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Patient Stories: Timothy Mok

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A University of Kentucky pharmacy resident student falls sick from E. coli while at his residency rotation in Maryland.

During his second year of hematology and oncology pharmacy residency at the University of Kentucky, Timothy “Timmy” Mok traveled to Maryland for one of his rotations to learn to practice in a real-world environment. A month into the rotation, he began to feel extreme stomach pain. He went to a hospital in Virginia, where he was diagnosed with a perforated appendix and was told he would need surgery.

Before the surgery could occur, however, doctors discovered an abdominal abscess and said it would need to be treated first. Doctors placed a drain over the site of the abscess and fluid was collected and tested. The culture showed he had an infection caused by extended spectrum beta-lactamase (ESBL) positive Escherichia coli, or E. coli, as well as resistant strains of two other bacteria. This particular strain of E. coli is highly resistant to a wide variety of antibiotics, making these infections especially difficult to treat.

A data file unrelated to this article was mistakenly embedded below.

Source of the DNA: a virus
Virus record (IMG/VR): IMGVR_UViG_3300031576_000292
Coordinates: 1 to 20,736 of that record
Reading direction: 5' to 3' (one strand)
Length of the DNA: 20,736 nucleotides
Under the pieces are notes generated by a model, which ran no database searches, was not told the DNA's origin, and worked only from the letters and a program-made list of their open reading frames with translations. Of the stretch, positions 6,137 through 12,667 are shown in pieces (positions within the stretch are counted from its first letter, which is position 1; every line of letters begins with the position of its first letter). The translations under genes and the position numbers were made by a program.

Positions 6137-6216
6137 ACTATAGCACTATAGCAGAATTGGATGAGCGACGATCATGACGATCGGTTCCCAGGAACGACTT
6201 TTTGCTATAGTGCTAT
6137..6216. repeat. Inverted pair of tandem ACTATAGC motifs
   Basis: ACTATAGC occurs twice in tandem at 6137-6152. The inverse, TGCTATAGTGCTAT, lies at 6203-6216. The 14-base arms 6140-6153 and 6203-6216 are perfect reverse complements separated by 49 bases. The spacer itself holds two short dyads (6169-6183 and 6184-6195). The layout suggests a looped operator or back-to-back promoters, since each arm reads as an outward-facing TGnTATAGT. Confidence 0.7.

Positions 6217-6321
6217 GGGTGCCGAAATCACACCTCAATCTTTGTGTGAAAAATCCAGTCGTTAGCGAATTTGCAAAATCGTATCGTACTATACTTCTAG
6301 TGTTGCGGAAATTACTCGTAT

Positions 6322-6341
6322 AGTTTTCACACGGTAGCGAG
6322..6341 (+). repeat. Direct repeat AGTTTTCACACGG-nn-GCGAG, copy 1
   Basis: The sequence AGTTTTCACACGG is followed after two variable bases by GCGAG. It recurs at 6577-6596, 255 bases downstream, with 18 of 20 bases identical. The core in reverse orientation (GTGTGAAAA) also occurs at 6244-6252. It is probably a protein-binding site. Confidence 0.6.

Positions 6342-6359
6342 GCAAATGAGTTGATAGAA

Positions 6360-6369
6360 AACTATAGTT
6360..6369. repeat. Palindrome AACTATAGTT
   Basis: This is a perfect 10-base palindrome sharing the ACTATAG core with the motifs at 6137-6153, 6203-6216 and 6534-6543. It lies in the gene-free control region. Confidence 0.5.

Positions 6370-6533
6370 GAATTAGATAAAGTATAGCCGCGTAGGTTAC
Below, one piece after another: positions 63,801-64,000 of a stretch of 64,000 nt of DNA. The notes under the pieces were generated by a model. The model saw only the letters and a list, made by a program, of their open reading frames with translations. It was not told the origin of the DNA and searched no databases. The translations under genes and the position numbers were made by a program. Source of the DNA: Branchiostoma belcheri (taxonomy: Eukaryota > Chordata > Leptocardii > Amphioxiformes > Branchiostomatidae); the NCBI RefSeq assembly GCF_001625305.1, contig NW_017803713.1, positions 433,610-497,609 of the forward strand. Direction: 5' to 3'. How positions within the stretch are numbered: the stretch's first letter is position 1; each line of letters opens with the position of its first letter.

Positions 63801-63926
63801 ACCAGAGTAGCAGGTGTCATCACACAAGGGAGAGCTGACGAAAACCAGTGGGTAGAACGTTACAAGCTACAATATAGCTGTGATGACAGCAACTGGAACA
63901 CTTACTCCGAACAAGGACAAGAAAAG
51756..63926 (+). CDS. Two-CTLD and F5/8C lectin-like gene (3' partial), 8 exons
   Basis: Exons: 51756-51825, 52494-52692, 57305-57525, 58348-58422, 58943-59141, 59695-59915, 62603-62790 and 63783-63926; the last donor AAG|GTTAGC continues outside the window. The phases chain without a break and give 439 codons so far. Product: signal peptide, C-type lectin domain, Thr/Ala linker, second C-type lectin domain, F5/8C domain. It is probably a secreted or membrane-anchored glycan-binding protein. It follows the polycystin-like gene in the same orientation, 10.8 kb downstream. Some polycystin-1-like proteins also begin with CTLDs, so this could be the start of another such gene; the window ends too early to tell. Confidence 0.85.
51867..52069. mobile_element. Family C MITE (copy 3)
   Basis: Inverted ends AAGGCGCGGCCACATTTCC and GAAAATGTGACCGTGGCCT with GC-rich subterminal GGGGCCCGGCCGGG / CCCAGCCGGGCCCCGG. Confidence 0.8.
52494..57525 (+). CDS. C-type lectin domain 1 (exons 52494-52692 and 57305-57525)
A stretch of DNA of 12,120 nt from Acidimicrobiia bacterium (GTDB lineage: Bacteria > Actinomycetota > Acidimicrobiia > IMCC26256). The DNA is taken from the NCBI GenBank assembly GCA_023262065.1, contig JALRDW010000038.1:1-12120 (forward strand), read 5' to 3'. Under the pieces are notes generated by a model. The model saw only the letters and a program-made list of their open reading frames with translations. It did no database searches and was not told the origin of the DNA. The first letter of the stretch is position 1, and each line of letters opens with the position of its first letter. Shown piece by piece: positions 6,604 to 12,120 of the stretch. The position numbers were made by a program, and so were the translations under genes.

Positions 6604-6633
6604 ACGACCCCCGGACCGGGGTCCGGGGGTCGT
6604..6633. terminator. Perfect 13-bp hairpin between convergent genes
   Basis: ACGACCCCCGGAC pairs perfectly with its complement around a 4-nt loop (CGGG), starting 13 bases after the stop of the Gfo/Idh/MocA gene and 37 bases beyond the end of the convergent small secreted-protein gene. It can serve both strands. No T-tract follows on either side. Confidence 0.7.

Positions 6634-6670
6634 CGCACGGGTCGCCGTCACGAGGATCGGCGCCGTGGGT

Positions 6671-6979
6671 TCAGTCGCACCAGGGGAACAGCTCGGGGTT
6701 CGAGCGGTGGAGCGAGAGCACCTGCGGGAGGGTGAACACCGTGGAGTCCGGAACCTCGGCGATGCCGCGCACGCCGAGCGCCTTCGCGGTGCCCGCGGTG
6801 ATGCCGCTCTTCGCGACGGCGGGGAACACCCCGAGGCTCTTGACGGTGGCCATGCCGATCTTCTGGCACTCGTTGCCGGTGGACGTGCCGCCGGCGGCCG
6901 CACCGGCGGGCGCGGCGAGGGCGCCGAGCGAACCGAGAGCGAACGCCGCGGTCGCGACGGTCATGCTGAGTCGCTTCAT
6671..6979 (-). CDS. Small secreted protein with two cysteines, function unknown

Due to the resistant nature of the bacteria, Timmy was placed in isolation in the hospital, and had to stay in Virginia longer than originally planned which was emotionally tough as he had no family in the area. Family members had to take vacation time to stay with him during his ordeal. Timmy was grateful to have visits from new friends he met during his rotation.

After many weeks, he was finally cleared to go home. His discharge was delayed because the resistant nature of the bacteria would require insurance approval of home IV antibiotics. He was not able to return to work until a month after he was hospitalized. This greatly impacted his residency training and added a large financial burden. He is still not sure where he may have been exposed to the resistant bacteria as he has does not have any prior medical conditions; he believes it may have happened while he was working in a hospital. Nevertheless, Timmy is very thankful and feels lucky the infection resolved.

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